In 2014 SaskPower a provincial-owned electric utility finished renovations on Boundary Dam's boiler number 3 making it the world's first post-combustion carbon capture storage facility.[33] The renovation project ended up costing a little over $1.2 billion and can scrub out CO2 and toxins from up to 90 percent of the flue gas that it emits.[33]


Following the catastrophic failure of the Fukushima I Nuclear Power Plant in Japan that resulted from the 2011 Tōhoku earthquake and tsunami, and the subsequent widespread public opposition against nuclear power, high energy, lower emission (HELE) coal power plants were increasingly favored by the Shinzō Abe-led government to recoup lost energy capacity from the partial shutdown of nuclear power plants in Japan and to replace aging coal and oil-fired power plants, while meeting 2030 emission targets of the Paris Agreement. 45 HELE power plants have been planned, purportedly to employ integrated gasification fuel cell cycle, a further development of integrated gasification combined cycle.[34][35]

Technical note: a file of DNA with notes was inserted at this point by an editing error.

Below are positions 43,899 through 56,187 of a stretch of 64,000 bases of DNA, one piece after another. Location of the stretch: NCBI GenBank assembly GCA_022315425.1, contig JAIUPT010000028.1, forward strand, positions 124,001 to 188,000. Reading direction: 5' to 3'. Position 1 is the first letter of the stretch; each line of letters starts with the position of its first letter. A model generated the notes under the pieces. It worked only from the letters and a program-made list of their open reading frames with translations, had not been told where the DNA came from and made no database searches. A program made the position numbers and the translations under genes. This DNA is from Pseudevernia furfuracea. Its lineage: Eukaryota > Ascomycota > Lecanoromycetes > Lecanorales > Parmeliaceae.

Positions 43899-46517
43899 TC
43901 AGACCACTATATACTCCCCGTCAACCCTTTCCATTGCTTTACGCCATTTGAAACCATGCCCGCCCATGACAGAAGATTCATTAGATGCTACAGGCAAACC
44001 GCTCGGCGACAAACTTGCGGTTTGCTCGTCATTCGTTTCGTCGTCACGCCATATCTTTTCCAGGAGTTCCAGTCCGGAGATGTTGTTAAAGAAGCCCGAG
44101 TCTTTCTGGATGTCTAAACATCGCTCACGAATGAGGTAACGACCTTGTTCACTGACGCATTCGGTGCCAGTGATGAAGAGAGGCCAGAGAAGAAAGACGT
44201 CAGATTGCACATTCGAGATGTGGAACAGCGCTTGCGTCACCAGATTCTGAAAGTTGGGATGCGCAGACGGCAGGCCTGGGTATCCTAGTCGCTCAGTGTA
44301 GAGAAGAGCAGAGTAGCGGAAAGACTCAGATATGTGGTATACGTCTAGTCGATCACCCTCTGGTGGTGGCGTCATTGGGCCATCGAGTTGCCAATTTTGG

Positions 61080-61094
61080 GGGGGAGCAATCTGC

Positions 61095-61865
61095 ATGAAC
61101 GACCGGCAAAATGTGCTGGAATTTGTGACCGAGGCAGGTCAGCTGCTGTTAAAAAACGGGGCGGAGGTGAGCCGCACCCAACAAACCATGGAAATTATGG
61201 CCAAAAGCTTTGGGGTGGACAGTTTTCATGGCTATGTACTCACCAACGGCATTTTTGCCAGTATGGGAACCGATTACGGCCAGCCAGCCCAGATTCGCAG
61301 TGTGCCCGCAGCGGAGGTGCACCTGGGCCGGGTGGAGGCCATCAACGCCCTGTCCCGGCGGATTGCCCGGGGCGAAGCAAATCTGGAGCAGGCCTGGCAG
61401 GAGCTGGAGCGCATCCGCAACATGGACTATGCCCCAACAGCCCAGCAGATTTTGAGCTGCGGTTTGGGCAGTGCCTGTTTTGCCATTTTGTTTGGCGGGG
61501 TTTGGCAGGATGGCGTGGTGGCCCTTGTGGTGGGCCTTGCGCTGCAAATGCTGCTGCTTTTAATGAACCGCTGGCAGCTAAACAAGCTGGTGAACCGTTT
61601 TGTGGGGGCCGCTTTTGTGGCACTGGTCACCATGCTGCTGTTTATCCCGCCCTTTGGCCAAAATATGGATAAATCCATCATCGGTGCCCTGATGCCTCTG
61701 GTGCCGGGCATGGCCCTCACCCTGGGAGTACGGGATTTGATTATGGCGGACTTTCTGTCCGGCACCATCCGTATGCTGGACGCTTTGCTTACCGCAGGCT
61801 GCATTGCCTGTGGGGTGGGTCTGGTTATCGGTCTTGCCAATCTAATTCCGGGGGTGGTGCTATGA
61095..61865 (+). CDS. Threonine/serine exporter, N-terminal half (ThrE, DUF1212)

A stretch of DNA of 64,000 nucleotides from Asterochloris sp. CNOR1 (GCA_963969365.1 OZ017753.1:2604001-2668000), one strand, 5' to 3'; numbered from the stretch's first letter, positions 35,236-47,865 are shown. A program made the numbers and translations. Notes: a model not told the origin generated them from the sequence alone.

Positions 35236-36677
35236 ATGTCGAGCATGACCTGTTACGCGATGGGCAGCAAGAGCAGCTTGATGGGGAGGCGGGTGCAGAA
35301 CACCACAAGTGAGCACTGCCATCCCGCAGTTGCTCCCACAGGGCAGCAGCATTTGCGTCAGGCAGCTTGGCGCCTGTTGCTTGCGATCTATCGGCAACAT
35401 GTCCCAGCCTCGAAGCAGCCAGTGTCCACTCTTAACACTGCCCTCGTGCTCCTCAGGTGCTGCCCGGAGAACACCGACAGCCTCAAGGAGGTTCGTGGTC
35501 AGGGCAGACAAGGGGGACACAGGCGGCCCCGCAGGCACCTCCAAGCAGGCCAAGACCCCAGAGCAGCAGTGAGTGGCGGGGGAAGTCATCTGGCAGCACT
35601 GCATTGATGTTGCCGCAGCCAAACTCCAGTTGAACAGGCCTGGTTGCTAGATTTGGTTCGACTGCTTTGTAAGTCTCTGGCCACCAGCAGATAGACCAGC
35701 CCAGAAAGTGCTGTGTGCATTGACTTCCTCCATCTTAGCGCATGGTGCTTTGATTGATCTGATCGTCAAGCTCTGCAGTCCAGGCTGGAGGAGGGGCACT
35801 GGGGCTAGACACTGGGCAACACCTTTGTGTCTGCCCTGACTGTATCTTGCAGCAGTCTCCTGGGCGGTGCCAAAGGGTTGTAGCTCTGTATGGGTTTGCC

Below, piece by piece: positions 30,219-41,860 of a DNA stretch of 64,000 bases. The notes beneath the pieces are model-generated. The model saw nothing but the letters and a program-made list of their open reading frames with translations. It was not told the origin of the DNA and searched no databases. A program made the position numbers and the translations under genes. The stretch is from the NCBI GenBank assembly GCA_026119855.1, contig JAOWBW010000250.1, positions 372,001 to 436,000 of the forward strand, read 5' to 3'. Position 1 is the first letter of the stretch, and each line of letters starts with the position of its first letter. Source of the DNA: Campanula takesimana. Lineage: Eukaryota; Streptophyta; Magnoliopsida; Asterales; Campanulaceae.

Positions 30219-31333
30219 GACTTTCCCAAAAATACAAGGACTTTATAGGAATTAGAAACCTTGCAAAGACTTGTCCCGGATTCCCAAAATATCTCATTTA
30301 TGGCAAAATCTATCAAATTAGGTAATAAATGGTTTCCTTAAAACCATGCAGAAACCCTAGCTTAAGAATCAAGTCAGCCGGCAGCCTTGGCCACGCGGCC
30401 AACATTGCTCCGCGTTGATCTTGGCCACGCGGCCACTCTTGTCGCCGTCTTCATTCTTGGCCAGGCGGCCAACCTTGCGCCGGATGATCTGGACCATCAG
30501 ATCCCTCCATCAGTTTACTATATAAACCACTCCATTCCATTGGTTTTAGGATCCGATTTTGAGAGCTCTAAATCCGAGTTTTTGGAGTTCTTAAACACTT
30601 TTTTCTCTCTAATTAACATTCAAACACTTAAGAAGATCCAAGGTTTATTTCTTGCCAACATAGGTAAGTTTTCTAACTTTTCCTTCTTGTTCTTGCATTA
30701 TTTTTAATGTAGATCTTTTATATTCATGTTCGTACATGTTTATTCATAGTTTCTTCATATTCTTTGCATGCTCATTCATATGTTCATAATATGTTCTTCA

Japan had adopted prior pilot projects on IGCC coal power plants in the early-1990s and late-2000s.


In the United States, clean coal was mentioned by former President George W. Bush on several occasions, including his 2007 State of the Union Address. Bush's position was that carbon capture and storage technologies should be encouraged as one means to reduce the country's dependence on foreign oil.

During the US Presidential campaign for 2008, both candidates John McCain and Barack Obama expressed interest in the development of CCS technologies as part of an overall comprehensive energy plan. The development of pollution mitigation technologies could also create export business for the United States or any other country working on it.

The American Reinvestment and Recovery Act allocated $3.4 billion for advanced carbon capture and storage technologies, including demonstration projects.

Former Secretary of State Hillary Clinton has said that "we should strive to have new electricity generation come from other sources, such as clean coal and renewables", and former Energy Secretary Dr. Steven Chu has said that "It is absolutely worthwhile to invest in carbon capture and storage", noting that even if the U.S. and Europe turned their backs on coal, developing nations like India and China would likely not.

During the first 2012 United States presidential election debate, Mitt Romney expressed his support for clean coal, and claimed that current federal policies were hampering the coal industry.[36]

During the Trump administration, an Office of Clean Coal and Carbon Management was set up within the United States Department of Energy, but was abolished in the Biden administration.

See also[edit]

Health and environmental impact of the coal industry